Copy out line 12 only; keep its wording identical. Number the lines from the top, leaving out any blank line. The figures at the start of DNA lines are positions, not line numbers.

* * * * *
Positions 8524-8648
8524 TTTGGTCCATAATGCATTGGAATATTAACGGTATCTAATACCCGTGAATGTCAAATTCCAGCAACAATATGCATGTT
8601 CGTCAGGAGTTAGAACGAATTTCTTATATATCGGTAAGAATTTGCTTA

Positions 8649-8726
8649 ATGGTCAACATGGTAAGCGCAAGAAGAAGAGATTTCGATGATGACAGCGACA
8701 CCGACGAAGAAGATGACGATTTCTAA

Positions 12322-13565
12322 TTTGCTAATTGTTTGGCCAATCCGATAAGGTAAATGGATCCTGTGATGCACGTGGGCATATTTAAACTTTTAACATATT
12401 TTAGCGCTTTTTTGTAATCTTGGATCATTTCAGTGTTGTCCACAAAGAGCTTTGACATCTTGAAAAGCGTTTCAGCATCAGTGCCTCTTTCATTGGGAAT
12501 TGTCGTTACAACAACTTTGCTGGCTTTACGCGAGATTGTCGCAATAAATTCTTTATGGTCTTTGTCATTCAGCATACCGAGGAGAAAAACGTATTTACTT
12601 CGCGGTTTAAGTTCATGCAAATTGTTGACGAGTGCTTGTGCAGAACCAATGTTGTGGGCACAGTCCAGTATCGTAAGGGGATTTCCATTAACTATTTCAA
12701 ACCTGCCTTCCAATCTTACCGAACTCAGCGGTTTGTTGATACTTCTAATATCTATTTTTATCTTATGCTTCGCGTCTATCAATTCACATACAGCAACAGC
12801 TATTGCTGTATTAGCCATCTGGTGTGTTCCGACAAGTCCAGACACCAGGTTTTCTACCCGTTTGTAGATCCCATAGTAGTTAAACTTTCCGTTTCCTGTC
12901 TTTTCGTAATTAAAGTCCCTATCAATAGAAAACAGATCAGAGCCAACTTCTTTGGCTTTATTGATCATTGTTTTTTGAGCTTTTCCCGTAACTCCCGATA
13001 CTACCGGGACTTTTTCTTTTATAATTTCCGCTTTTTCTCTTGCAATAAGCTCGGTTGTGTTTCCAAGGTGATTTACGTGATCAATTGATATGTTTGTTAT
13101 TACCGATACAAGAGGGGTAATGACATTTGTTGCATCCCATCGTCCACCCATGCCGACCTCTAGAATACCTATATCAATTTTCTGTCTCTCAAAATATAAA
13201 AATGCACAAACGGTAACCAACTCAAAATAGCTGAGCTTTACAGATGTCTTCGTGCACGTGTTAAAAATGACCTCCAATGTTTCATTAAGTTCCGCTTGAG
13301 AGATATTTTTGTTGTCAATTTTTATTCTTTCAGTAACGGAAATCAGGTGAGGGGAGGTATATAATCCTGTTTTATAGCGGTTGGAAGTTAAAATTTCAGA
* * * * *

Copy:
12701 ACCTGCCTTCCAATCTTACCGAACTCAGCGGTTTGTTGATACTTCTAATATCTATTTTTATCTTATGCTTCGCGTCTATCAATTCACATACAGCAACAGC